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This is a great question because it shows that you have identified how George and Asagai respectively represent two different approaches to being African-American in the play. Perhaps the conflict between these two different views is highlighted most clearly by George when he comes to pick up Beneatha to take her out and finds that she has cut her hair short and let it be curly, rather than straightening it and keeping it long. This of course is thanks to Asagai's influence in encouraging Beneatha to embrace her African roots and not assimilate. Note how George responds to this statement of Beneatha's and her comment about assimilationist Negroes:
Oh dear, dear, dear! Here we go! A lecture on the African past" On our Great West African Heritage! In one second we will hear all about the great Ashanti empires; the great Songhay civilisations; and the great sculpture of Benin--and then some poetry in the Bantu--and the whole monologue will end with the word heritage! (Nastily) Let's face it, baby, your heritage is nothing but a bunch of raggedy-assed spirituals and some grass huts!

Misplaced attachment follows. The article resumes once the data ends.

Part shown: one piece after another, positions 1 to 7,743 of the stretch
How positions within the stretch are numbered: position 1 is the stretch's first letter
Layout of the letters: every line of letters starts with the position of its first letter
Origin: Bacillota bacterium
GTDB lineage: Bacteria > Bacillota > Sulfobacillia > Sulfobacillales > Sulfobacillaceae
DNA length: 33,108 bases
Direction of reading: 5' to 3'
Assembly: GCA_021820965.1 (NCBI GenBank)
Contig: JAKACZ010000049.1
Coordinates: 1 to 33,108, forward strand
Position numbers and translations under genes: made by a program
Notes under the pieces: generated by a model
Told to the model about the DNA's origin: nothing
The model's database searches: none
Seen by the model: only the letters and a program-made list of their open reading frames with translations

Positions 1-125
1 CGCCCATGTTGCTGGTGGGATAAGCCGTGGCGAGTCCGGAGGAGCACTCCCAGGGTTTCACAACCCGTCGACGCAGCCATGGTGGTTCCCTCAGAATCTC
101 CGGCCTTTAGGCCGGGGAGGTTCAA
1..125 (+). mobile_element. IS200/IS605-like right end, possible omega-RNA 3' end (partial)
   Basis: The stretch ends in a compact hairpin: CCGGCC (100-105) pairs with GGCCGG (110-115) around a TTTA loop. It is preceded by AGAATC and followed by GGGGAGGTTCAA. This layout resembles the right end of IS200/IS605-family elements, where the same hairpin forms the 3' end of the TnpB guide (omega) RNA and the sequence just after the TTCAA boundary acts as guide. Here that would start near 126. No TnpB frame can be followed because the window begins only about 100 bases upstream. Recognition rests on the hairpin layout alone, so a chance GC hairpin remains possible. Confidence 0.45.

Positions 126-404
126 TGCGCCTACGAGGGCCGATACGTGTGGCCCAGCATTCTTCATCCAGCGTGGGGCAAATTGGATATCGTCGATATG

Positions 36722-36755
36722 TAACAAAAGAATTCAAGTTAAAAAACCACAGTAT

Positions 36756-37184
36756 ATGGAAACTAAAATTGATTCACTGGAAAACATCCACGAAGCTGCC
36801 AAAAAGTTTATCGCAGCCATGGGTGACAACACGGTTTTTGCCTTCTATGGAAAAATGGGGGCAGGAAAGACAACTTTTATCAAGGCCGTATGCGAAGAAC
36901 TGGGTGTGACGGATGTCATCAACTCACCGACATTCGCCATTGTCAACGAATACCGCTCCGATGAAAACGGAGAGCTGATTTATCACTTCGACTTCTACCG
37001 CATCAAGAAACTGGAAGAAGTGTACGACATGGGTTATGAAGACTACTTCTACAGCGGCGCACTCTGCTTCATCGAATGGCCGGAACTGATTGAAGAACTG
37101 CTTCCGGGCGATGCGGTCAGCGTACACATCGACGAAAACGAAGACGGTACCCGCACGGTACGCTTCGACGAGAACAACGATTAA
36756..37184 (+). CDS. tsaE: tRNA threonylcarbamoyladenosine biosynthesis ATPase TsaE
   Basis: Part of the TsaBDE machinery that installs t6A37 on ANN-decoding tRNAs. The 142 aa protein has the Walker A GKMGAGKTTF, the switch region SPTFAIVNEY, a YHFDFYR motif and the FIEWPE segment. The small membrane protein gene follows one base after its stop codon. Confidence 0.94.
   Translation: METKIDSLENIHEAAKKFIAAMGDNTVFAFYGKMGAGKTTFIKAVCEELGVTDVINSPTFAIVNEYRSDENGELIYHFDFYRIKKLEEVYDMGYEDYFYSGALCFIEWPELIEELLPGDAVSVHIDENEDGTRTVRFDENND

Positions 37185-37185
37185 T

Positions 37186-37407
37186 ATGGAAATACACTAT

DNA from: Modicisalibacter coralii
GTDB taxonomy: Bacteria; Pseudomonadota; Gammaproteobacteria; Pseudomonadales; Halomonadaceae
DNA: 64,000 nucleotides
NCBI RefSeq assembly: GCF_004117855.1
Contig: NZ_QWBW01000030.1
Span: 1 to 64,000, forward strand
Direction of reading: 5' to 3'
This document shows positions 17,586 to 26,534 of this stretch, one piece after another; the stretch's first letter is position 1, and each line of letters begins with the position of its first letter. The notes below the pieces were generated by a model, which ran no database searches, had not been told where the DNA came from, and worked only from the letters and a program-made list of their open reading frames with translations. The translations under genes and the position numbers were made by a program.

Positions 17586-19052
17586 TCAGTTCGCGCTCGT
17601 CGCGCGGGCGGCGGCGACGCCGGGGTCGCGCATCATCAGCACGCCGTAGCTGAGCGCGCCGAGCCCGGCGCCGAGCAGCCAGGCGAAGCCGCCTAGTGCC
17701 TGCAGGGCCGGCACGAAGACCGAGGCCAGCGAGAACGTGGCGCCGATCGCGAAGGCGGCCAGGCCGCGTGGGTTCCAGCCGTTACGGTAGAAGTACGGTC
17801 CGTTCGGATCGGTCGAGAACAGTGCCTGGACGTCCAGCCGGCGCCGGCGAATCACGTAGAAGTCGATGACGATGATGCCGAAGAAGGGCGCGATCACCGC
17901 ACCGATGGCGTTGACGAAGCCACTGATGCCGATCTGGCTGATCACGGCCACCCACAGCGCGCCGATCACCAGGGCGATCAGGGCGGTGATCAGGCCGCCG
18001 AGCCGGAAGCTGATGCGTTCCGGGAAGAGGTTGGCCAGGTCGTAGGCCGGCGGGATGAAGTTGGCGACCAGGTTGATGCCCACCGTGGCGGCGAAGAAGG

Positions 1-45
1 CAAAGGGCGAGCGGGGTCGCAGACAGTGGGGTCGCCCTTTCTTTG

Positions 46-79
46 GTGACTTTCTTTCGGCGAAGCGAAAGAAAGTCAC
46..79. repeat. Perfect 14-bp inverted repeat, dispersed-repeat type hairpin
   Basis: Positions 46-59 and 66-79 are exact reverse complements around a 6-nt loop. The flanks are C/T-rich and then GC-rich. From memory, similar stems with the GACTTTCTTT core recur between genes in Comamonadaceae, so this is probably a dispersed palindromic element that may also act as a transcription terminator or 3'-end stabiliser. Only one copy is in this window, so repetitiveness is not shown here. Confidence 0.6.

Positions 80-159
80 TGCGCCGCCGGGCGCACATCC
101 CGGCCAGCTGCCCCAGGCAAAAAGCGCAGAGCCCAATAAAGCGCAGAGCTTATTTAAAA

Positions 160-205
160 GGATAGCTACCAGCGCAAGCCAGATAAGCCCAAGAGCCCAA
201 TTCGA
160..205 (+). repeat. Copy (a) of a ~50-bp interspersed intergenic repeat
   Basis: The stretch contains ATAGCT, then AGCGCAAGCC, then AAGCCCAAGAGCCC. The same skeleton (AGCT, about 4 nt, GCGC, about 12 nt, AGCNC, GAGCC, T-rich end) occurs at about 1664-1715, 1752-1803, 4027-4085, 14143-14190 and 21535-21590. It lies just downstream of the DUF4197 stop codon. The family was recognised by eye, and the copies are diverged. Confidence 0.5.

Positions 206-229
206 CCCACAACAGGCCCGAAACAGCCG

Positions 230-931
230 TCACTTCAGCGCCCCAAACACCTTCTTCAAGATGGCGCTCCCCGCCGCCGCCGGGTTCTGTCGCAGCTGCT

Asagai represents Afro-Americans who are trying to reconnect with their African "heritage," rejecting the customs of the white majority. George is a man who has made a success of himself by deliberately learning how to be successful in the white world. As Walter says, he has studied the ways of the white man, and is successful by acting "white," and following the laws and customs of the most powerful majority, rather than rejecting them and trying to be successful in his own right.
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